Faith helped her par­ents make ends meet by be­com­ing a young en­tre­pre­neur. “I saw the need for good cheap snacks amongst the learn­ers as there was no tuck shop in the school, so I sold R2 sand­wiches. My prod­uct range grew to sweets, chips and stewed chicken heads and feet that I would cook ev­ery morn­ing be­fore school. I en­joyed the taste of in­de­pen­dence and ap­pre­ci­ated the sup­port I got at home and at school.”

When her fa­ther lost his job, her par­ents took over Faith’s bud­ding food-ven­dor busi­ness. “They in­creased the stock lev­els and fur­ther di­ver­si­fied the prod­uct range to in­clude fruit and ice lol­lies. That was the in­come the eight of us sur­vived on. It was hard but we kept close and happy as a fam­ily.”

‘I spent four hours trav­el­ling to and from cam­pus ev­ery day. I had good test re­sults, which was a con­fi­dence booster’

Faith ma­tric­u­lated with seven dis­tinc­tions. The one that ➜ pleased her most was the A for isiXhosa as home lan­guage, even though she had be­gun learn­ing it only three years be­fore.

She, her teach­ers and par­ents were all con­fi­dent she would re­ceive a scholarshi­p to univer­sity, but, she writes, “lit­tle did I know that my cit­i­zen­ship sta­tus would be the ice­berg that al­most sunk my dreams of at­tain­ing a univer­sity qual­i­fi­ca­tion. My fa­ther had found an­other job as a gar­dener in Jef­frey’s Bay but his salary would never be enough to feed and send six chil­dren to school.”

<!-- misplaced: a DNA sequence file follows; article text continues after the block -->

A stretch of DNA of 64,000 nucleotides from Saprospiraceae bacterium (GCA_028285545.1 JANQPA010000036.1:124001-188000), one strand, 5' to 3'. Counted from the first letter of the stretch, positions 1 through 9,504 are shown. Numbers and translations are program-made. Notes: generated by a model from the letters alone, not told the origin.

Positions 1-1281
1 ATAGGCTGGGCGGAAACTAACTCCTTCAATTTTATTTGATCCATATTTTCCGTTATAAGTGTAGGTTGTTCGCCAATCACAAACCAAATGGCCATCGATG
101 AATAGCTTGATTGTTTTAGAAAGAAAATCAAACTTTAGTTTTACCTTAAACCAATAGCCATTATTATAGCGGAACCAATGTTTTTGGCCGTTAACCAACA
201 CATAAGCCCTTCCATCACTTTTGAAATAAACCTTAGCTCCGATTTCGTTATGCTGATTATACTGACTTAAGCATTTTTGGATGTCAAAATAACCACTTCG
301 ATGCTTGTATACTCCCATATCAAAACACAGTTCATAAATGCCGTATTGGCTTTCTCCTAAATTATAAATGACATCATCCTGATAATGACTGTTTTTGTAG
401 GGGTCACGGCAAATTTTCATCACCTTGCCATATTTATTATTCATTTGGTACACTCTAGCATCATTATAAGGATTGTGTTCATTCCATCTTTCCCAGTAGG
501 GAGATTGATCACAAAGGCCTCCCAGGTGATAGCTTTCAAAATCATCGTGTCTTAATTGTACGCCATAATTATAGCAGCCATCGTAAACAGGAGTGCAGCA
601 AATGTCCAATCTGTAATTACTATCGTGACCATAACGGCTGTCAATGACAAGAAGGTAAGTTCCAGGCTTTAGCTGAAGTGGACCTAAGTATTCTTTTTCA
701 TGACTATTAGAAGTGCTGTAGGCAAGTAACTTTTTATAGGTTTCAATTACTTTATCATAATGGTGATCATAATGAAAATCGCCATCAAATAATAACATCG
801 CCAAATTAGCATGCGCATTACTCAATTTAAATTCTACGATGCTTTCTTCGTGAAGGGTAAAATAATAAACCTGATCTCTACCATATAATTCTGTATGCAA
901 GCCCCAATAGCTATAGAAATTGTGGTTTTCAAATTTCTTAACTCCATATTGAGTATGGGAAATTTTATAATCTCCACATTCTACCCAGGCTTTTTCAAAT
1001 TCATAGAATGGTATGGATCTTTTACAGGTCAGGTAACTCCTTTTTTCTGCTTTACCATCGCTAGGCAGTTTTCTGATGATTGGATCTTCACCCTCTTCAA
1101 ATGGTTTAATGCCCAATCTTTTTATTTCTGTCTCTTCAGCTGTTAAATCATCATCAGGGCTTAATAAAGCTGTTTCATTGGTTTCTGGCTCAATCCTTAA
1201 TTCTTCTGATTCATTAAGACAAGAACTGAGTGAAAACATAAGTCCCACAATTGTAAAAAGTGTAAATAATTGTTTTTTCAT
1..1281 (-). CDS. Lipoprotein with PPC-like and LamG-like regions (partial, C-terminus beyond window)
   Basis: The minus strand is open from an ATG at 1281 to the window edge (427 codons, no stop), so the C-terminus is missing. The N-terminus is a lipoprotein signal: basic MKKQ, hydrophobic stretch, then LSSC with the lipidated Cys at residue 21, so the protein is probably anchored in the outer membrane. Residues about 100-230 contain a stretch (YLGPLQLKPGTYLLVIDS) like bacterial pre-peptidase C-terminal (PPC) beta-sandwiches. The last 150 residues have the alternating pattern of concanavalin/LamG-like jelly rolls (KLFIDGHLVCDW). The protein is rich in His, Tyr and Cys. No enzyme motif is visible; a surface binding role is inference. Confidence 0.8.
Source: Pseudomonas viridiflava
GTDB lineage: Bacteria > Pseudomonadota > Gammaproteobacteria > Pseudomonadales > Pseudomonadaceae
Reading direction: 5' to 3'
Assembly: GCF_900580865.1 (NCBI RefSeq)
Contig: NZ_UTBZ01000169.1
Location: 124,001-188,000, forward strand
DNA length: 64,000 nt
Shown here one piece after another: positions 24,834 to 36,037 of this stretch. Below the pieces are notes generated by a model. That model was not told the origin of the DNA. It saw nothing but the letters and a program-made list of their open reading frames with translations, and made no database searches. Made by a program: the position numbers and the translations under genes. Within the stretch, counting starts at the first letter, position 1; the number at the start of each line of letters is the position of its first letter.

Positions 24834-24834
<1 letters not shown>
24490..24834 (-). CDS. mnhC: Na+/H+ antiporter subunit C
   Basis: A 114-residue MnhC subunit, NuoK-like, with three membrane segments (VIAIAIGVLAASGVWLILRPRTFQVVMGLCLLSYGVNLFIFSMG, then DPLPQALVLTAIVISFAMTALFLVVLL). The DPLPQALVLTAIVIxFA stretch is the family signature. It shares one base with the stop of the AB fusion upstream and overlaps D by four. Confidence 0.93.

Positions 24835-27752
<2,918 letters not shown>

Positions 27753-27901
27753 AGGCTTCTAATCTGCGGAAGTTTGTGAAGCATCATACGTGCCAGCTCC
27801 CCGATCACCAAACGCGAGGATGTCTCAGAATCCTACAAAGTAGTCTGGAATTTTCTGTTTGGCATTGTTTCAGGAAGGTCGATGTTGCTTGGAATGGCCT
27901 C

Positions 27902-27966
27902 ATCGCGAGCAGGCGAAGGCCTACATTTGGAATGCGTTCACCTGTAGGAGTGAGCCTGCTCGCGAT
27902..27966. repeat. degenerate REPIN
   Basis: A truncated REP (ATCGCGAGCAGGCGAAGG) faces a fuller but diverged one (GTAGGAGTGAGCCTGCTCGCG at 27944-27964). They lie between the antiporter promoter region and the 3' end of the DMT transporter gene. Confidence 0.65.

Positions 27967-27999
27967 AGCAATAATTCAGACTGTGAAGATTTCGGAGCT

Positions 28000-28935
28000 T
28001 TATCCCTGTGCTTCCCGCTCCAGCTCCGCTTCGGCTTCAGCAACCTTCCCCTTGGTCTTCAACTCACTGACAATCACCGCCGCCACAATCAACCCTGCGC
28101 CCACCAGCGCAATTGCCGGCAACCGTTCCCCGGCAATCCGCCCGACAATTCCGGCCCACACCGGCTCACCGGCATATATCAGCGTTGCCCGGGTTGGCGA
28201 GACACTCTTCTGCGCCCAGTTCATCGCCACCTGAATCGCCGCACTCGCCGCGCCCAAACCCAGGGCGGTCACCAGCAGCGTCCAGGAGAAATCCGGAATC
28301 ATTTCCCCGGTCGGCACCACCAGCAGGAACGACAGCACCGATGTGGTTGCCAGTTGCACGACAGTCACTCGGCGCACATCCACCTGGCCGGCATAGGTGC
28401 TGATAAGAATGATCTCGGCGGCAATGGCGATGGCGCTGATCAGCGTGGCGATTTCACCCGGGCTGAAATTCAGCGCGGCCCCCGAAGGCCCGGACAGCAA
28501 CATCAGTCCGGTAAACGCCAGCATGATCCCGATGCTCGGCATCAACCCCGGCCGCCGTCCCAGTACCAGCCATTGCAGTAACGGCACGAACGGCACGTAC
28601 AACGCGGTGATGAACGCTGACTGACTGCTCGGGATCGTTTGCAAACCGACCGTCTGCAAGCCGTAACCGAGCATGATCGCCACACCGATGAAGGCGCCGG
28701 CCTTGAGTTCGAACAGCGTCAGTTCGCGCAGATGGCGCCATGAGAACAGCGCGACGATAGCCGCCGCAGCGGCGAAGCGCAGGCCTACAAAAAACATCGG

Her fam­ily con­vinced her to at­tend the first lec­tures un­til the last date for late reg­is­tra­tion. In that time her fa­ther’s em­ployer agreed to help with her ini­tial fees, but she was also re­quired to pay med­i­cal in­sur­ance fees be­cause she was not a South African cit­i­zen.

“It was the first time I ever felt ex­cluded. I had been in­te­grated into the so­ci­ety very well, from liv­ing in an RDP house, see­ing the daily strug­gles in ekasi and re­lat­ing very well with the lo­cal cit­i­zens … the sud­den dif­fer­ent treat­ment I re­ceived from the univer­sity was very dif­fi­cult to un­der­stand.”

Fi­nally a way was found. “I re­mem­ber the way I ap­pre­ci­ated my stu­dent card, hung it on my neck ev­ery sin­gle day of my first year.

“I spent four hours trav­el­ling to and from cam­pus ev­ery day. I had good test re­sults, which was a def­i­nite con­fi­dence booster. My friends con­tin­ued to sup­port me, I am for­ever grate­ful for the bus fare and food at times. But the tu­ition debt had to be set­tled oth­er­wise I wouldn’t get my end-of-year re­sults.”

Her pro­gram­ming pro­fes­sor helped Faith raise her tu­ition fees through an ap­peal post on Face­book, and she spent ev­ery hol­i­day work­ing, as “a house­keeper, farm­worker, wait­ress and ad­min­is­tra­tor … I also re­ceived some aca­demic mer­its from the univer­sity and as­sis­tance from the alumni bur­sary fund. So­cial life went past me but it is a trade-off I was will­ing to make. I found so much joy in men­tor­ing first years in pro­gram­ming fun­da­men­tals, which I still do. I am hum­bled by the fact that the first group I men­tored turned out as bril­liant stu­dents who are now pur­su­ing their hon­ours de­grees.”